How I Made Windows Sexier with Opacity

I have a confession to make. I spend far too much of my time screwing around with theme settings of all kinds. Editor themes, syntax themes, wallpapers, you name it. Tweaking my environment to perfectly fit my style and needs is a bit of a compulsion of mine. For that same reason, I've always been envious of *nix systems. There is so much power there for customization as long as you're willing to work through it. I actually like using Linux but I use Windows for various reasons. It doesn't help that I currently work at a .NET shop.

One day when I was tweaking my new main squeeze I came across an awesome extension. The vscode-win-opacity extension by SkaceKamen allows you to set the opacity level of the VS Code window.

Behold! The power of transparency

I fell in love. Head over heels, puppy dog love. It was kind of disgusting.

I knew in a general sense that Windows supported transparency since, for example, my taskbar is transparent. But it hadn't occurred to me that arbitrary windows could be made to be transparent. Thus, I made it my goal in life (or at least for the week) to discover how the wizard named SkaceKamen had performed this magic and invoke the incantations myself. The end result is a general library that I posted named, rather imaginatively, win-opacity.

How did they do it?

The source code for the original extension proved useful. I was able to copy out certain sections and get a micro-demo going really quickly. But I wanted to really understand how it works and that required me to take a foray into the Windows API. Before I could do that, I needed to learn a thing or two about foreign function interfaces (FFI). A foreign function interface is, for my purposes, a way to call into functionality that exists outside of the language you're writing in. For example, calling into a C API from JavaScript. Luckily for me, this is pretty easy to do with node-ffi. Hooking into a native API is as simple as

const ffi = require('ffi');
const lib = ffi.Library(nameOfLibrary, {
  NameOfFunction: [
    returnType,
    [parameterType1, parameterType2, ...]
  ]
});

Now all I had to do was hook this up to the correct API and get going.

The thing is... I've never actually worked with any Windows APIs directly. Anytime I needed something, like window creation, I always used libraries which wrapped away all of that nastiness. It turns out, it's not actually that bad. At least not the part that I worked with. The first thing I needed to do was find a way to access available windows. The function for that is called EnumWindows. With some help from ref for getting the right types, I had that function hooked up. I gotta say though, this function works in a slightly unusual way. EnumWindows takes a callback which is called for each window it finds. If that callback returns true, it will continue on to the next window. Otherwise, it will stop iterating. It works kind of like every in JavaScript. The reason I say it's unusual is because of the kind of code it forces you to write. You can't just pass any old callback to it like you would expect to in JavaScript. Normally, I would just write something like this:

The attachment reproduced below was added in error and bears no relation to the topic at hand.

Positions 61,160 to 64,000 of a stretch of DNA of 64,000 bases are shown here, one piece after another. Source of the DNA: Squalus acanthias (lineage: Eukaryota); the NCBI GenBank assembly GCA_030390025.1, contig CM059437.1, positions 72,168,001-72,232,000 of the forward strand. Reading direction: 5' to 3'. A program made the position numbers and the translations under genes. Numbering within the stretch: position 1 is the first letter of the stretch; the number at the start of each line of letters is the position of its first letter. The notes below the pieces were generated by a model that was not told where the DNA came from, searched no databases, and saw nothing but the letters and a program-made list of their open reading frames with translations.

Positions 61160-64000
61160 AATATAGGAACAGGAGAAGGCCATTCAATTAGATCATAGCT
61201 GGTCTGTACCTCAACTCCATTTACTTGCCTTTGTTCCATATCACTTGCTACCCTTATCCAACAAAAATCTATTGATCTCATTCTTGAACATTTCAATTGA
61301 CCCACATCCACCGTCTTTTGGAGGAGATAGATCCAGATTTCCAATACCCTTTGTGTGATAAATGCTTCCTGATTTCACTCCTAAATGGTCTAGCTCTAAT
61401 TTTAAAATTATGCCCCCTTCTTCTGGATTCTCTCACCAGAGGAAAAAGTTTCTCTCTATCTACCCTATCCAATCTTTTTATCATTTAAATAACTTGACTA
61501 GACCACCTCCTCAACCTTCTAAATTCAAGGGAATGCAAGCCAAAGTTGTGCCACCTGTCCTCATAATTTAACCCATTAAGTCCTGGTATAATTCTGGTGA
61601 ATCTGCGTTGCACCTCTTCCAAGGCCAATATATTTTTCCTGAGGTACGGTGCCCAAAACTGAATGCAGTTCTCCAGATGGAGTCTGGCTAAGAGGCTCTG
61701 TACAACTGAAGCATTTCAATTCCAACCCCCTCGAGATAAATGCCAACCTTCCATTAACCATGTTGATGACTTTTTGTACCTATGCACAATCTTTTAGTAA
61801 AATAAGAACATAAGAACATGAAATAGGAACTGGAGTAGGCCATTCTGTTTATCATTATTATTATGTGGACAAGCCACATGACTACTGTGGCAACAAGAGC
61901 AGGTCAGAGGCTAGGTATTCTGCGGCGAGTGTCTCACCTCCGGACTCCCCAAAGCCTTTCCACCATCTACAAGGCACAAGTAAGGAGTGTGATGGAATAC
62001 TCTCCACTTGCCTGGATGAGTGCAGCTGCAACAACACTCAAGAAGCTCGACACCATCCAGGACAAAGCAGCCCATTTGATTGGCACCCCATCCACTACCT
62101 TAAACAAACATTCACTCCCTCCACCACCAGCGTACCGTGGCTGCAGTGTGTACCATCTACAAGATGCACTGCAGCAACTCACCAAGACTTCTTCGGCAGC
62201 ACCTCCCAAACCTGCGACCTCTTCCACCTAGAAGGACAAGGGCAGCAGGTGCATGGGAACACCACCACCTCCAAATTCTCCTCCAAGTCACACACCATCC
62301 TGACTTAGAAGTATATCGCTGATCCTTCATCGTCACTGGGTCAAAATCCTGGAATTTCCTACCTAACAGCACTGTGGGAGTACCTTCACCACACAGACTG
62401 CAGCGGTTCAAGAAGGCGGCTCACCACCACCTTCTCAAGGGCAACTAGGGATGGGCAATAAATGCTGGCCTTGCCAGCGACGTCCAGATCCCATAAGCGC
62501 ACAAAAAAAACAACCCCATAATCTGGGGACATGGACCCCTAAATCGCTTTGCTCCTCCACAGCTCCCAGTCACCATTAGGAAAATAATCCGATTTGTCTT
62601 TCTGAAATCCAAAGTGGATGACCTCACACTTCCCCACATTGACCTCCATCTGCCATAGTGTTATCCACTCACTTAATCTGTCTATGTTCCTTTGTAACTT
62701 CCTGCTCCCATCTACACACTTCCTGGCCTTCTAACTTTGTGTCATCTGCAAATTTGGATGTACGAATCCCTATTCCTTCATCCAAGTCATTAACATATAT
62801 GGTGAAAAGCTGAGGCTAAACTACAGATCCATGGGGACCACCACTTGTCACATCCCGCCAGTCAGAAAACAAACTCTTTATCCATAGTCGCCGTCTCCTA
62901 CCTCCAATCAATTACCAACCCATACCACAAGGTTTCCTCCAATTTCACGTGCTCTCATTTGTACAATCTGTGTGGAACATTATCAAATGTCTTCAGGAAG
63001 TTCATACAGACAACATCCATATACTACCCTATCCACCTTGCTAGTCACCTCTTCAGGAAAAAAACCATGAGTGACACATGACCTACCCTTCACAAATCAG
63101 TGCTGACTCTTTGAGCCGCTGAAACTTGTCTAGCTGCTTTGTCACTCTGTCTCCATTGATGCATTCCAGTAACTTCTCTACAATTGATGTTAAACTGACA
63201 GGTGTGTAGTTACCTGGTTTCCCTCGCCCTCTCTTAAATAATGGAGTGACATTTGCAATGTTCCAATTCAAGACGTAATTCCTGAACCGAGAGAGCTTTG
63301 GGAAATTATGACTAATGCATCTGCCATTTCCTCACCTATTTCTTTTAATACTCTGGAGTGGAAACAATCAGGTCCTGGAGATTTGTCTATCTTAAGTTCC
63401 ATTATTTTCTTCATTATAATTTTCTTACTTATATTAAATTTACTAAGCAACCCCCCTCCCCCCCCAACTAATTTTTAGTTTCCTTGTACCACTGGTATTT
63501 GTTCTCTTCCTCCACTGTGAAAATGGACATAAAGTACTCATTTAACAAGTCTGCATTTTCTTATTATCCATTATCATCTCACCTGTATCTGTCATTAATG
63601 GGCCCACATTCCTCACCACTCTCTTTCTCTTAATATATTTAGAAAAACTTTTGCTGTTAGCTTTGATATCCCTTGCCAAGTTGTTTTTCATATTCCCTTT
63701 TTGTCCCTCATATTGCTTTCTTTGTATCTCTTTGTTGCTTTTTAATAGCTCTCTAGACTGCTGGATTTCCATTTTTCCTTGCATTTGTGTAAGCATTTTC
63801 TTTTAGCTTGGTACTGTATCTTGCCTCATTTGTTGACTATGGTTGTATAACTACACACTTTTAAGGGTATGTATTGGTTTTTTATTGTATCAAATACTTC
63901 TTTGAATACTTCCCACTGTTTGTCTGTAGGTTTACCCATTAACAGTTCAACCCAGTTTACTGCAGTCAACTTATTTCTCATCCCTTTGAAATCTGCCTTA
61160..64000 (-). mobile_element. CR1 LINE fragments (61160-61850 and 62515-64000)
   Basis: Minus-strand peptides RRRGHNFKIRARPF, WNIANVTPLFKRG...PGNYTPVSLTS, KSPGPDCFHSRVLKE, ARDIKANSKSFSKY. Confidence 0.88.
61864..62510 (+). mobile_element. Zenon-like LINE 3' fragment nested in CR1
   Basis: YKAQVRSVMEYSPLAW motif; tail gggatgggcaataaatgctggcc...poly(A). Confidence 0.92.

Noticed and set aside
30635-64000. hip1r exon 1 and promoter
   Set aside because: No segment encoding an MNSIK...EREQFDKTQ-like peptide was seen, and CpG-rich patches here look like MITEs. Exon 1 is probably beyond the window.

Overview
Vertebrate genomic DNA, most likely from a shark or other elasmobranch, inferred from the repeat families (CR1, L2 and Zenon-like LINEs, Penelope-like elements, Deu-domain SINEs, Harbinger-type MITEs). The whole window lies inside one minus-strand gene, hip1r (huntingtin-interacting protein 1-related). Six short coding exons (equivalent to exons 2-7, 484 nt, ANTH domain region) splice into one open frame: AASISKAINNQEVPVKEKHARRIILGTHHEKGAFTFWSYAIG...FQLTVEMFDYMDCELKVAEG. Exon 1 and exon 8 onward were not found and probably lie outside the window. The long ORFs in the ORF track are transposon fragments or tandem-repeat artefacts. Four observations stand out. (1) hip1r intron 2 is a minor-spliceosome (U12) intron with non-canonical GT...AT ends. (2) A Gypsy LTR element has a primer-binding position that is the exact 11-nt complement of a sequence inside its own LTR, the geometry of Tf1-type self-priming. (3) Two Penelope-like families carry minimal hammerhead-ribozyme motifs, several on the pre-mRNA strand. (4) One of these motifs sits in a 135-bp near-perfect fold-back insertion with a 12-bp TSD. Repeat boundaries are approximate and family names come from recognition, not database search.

let windows = [];
user32.EnumWindows((handle) => {
  if (isAGoodWindow(handle)) {
    windows.push(handle);
  }
  return true;
});

However, it needs to be wrapped up in a way that works with the FFI layer. Something like this:

const enumWindowsCallback = ffi.Callback(
  'bool', // Return type
  ['long', 'int32'], // Parameter types
  function(handle, _) {
    ...
  }
);

Which could be done every time you need to grab a set of windows but it just seems wasteful to re-initialize it every time. This results in slightly unorthodox JavaScript but it's not a big deal.

The really interesting bit comes when you try to apply opacity to the windows you've found.

Windows have basic and extended styles. This includes things like what kind of border the window has, what order things are drawn in, and if the window is layered. That last one is what I needed. Layered windows are a special feature of Windows 8+ which can be used for various alpha effects. By enabling this flag, we can set the opacity of a window. It's as easy as:

const windowLong = user32.GetWindowLongA(handle, GWL_EXSTYLE);
user32.SetWindowLongA(
  handle, GWL_EXSTYLE, windowLong | WS_EX_LAYERED
);
user32.SetLayeredWindowAttributes(handle, 0, opacity, LWA_ALPHA);

Okay, fine. This needs a little bit of unpacking. GetWindowLongA takes a window handle and returns the value associated with a given flag. In this case, I grabbed the extended styles bitmask assigned to the window. Next, I re-assign the extended styles value but add in the layered window bit flag. Finally, just assigned the opacity value to the layered window alpha attribute. That's it! Nothing too exotic going on here but this was a fun first dive into the Windows API.

This was a pretty fast and fun project. What I really like about this project is this is something I now use all of the time. I even wrote a little tool to allow me to configure different kinds of windows to have different levels of opacity all the time. It runs on startup and my setup has never looked sweeter.

Sweet setup